Hi Everyone,

I am a new comer in this forum. I am too weak to making code in HTML and CSS. Please help me how can I improve myself in this particular coding.

Check out http://www.pagetutor.com ...it's a great site for learning the basics of html ...they also have some basic CSS tutorials as well.

really this link is very useful
thank you

Member Avatar
diafol

Google HTML tutorials, CSS tutorials. W3Schools is a good place to visit.

Check out http://www.pagetutor.com ...it's a great site for learning the basics of html ...they also have some basic CSS tutorials as well.

Hi bhartman21,

Thank you for your help. If u have any other website, please aware me about that.
thanx again.

Google HTML tutorials, CSS tutorials. W3Schools is a good place to visit.

Hi ardav,

Thanx for your support. Actually I want to khow about any good HTML and CSS tutorials.
thanx again.

really this link is very useful
thank you

Hi Eng.Suha,

Thank you a lot for helping me. If I have any query I will ask u. Thanx again.

My personal recommendations?

Buy the newest edition of either the Dummies guide or Idiot's guide to HTML. OR if you're up to it, the newest O'Reilly publications on CSS, HTML or XHTML. (These are pricey but well worth it.)

Then download Total Validator from http://www.totalvalidator.com/ and validate your code. (Um, this assumes you're running a home server. If you're not, validate through http://validator.w3.org/ or get Liam Quinn's ARV at http://arealvalidator.com/ )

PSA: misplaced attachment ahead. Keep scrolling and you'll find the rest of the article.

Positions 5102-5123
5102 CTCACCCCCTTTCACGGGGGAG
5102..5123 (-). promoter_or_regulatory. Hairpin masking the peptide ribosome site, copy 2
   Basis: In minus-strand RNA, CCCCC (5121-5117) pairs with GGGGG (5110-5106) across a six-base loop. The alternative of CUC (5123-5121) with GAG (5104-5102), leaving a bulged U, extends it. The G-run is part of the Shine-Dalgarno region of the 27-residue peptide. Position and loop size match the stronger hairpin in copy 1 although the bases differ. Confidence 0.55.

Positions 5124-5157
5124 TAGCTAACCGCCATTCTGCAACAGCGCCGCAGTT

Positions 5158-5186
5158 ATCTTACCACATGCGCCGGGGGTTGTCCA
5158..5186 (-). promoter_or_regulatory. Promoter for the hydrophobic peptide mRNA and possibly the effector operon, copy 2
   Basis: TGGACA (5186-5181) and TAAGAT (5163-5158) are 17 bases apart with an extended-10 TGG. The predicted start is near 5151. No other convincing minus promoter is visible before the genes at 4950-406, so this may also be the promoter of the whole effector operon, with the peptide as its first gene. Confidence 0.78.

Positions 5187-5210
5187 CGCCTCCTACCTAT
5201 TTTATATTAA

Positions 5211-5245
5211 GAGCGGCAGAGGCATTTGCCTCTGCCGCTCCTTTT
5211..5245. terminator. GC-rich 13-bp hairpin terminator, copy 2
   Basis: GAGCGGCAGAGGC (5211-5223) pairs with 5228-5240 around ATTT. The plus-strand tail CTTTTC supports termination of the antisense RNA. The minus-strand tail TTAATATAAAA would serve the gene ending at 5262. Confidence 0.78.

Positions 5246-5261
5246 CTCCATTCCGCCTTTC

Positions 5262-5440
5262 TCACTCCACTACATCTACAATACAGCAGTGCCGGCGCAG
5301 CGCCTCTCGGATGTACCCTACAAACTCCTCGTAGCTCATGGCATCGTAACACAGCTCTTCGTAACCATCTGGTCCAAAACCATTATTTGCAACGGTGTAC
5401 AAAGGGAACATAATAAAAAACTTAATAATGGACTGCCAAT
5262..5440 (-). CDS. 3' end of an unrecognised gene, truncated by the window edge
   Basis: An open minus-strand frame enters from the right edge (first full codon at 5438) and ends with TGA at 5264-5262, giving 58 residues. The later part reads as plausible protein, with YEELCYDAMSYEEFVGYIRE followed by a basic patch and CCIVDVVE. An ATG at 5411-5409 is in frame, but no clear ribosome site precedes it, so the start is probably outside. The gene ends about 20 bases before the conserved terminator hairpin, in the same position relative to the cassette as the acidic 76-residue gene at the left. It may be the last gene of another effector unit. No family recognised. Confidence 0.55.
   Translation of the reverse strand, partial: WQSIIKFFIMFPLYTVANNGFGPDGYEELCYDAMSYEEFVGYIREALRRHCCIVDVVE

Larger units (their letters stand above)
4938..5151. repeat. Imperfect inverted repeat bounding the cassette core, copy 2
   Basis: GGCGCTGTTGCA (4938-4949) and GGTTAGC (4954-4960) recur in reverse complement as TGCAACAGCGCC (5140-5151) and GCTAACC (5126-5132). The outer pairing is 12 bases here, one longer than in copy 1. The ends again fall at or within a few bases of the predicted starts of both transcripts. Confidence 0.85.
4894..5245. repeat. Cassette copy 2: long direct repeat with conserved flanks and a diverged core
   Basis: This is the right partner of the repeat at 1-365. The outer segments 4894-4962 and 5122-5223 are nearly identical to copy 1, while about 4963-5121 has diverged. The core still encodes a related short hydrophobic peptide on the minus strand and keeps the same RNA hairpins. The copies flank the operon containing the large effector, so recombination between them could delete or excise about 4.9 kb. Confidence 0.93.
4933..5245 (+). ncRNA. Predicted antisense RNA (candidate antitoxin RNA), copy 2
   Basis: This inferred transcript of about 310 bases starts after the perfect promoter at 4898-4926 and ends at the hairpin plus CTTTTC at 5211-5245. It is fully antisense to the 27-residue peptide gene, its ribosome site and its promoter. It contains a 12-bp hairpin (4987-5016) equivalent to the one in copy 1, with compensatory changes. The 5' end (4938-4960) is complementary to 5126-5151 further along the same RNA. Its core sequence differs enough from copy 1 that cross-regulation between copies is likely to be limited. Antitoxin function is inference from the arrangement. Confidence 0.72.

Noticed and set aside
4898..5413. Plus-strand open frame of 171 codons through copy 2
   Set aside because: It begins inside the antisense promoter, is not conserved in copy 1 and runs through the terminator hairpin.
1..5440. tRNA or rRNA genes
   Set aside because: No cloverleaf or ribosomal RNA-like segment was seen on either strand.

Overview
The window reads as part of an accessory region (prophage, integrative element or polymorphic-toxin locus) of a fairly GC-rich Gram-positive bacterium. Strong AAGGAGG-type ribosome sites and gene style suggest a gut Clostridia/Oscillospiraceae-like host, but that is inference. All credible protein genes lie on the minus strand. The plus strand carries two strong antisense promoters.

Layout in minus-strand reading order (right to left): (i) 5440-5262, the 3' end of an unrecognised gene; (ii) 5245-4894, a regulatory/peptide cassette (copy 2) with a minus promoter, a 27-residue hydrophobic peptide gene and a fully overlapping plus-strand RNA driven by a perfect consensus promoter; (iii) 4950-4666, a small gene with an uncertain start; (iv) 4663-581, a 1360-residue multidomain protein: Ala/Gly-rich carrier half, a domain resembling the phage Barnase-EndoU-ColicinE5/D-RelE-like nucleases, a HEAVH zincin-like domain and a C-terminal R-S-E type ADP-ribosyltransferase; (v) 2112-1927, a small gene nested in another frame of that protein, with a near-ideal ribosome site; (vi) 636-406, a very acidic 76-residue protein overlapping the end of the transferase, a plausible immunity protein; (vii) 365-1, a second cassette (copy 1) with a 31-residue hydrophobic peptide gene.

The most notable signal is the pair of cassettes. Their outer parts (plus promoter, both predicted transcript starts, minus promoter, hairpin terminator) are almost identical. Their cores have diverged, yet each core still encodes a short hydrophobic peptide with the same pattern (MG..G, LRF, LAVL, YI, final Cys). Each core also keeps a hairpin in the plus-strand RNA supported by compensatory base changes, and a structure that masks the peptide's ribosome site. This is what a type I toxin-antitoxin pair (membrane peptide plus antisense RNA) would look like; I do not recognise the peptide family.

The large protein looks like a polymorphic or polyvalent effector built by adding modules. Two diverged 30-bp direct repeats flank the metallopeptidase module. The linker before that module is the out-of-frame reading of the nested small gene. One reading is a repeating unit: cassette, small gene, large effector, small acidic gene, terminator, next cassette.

From my observation, the key to good code is validation, validation, validation.

Dandello is absolutely right about the validator.

A code validator like http://validator.w3.org/ should be the first stop when troubleshooting a problem. There's no sense troubleshooting a problem sitting on top of shaky code, and surprisingly often the problem disappears when the code is validated.

My personal recommendations?

Buy the newest edition of either the Dummies guide or Idiot's guide to HTML. OR if you're up to it, the newest O'Reilly publications on CSS, HTML or XHTML. (These are pricey but well worth it.)

Then download Total Validator from http://www.totalvalidator.com/ and validate your code. (Um, this assumes you're running a home server. If you're not, validate through http://validator.w3.org/ or get Liam Quinn's ARV at http://arealvalidator.com/ )

From my observation, the key to good code is validation, validation, validation.

Hi Dandello,

Thanks a lot for your kind help. I really got help from it.

thanks
maketick

Member Avatar
diafol

NO single tutorial I've seen will give you everything you need, and certainly each one may be frought with the odd mistake. You have to think clearly about what you're going to need - XHTML or HTML (version 5?). The trick is to find the right tool for the right job. I find that I use XHTML transitional for almost everything - I find the 'looseness' of HTML4 a little off-putting, BUT - HTML5 is calling. CSS has more issues that the New York Times. There are loads of good sites showing browser compatibilities with regard to 2.1 and 3. Ensure that you have a range of browsers installed on your production machine, including IE, webkit and mozilla based browsers and Opera. Test your sites in all of them. I enjoy working in Chrome, but the mess that IE makes of my sites is nobody's business.